Eruptions expected as Phivolcs raises Mayon alert level
MANILA, Philippines — The Philippine Institute of Volcanology and Seismology on Sunday raised Mayon Volcano’s status alert from Level 1 (abnormal) to alert Level 2 (increased unrest.)
Phivolcs said it was prompted to raise the alert level after Mayon generated a steam-driven (phreatic) eruption on Saturday afternoon. This volcanic activity propelled grayish steam and ash plumes as high as 2,500 meters, which drifted to the southwest.
“This means that current unrest is probably of magmatic origin, which could lead to more phreatic eruptions or eventually to hazardous magmatic eruptions,” the institute warned.
Seismic records show that the activity started around 4:21 p.m. on Saturday. It lasted for about an hour and 47 minutes. A faint crater glow was observed at 10:16 p.m. of Saturday.
“Since the eruption, rockfall events have been intermittently recorded and are continuing as of the time of the release of this bulletin,” Phivolcs said.
In its latest bulletin, the institute also reported that traces of ash fell on the following areas in Bicol: Barangay Anoling, Daraga, Barangays Sua, Quirangay, Tumpa, Ilawod and Salugan of Camalig and in Barangays Tandarora, Maninila and Travesia in Guinobatan.
It added that residents of Camalig town proper reported sulfuric odor while residents of Barangays Anoling and Daraga heard rumbling sounds.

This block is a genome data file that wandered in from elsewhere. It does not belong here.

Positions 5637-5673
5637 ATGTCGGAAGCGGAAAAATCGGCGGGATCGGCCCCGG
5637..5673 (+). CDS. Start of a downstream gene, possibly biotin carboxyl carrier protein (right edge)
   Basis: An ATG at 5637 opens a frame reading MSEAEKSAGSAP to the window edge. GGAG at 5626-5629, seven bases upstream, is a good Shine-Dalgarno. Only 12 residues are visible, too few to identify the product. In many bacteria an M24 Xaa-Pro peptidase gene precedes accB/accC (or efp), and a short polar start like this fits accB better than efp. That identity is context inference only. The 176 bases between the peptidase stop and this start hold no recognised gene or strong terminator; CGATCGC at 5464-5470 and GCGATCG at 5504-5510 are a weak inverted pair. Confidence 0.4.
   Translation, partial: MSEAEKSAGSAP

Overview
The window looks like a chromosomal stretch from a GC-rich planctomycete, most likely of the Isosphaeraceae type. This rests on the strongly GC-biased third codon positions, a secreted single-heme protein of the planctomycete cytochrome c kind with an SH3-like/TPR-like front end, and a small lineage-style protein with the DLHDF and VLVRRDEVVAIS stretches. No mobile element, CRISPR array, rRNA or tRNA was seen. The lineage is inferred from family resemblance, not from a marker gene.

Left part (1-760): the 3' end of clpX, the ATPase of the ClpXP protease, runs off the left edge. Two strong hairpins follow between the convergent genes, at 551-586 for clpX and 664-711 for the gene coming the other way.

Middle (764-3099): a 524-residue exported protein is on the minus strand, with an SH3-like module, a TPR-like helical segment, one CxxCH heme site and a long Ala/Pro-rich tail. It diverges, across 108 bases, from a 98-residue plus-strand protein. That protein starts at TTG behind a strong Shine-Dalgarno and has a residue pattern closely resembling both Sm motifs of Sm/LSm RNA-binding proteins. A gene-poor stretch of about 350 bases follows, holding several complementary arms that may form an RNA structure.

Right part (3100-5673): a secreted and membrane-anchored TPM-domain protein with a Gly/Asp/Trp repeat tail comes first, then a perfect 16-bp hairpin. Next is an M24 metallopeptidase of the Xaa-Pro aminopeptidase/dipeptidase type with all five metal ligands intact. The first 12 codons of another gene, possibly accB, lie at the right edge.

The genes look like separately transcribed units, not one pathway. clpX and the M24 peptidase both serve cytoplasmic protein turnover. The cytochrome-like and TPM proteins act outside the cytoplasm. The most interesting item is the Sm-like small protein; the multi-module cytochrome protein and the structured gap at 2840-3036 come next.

Due to this, the public is warned of further eruptions and is asked to desist from entering the six-kilometer Permanent Danger Zone around the volcano to minimize risks from sudden explosions, rockfall, and landslides.
Phivolcs said residents should remain vigilant of ash fall. It added that these ash fall events may most likely affect communities on the western and southwestern flanks downwind of Mayon’s crater since these may likely occur on the southwest side of the volcano.
“People should cover their nose and mouth with damp, clean cloth or dust mask,” the institute advised.
Meanwhile, civil aviation authorities advised pilots “to avoid flying close to the volcano’s summit as ash from any sudden eruption can be hazardous to aircraft.”
Since October and November 2017, Mayon’s edifice had inflationary changes or a slight swelling as indicated by ground deformation data recorded by continuous GPS and tilt. —Rosette Adel